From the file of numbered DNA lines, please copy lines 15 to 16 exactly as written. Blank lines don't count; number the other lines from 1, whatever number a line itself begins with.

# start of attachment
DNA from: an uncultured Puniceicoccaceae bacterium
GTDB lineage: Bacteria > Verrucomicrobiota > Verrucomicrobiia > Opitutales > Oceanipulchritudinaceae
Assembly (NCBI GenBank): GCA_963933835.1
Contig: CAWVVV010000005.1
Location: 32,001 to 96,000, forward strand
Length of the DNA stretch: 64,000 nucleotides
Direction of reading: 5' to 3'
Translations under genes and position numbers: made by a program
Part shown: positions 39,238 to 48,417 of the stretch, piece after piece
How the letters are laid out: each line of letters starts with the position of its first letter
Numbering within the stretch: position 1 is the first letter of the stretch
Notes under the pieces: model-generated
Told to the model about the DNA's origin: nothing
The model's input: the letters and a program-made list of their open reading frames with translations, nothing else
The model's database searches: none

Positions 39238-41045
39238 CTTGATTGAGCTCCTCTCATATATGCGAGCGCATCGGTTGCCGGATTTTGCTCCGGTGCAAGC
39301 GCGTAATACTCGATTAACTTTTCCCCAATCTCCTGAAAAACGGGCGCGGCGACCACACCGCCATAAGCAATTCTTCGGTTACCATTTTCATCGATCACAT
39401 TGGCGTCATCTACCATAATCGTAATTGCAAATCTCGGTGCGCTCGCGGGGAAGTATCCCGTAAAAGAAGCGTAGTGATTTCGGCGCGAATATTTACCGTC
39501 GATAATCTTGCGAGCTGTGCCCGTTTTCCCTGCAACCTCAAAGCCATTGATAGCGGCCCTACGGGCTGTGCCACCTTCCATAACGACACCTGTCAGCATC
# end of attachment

The model's database searches: none

Positions 39238-41045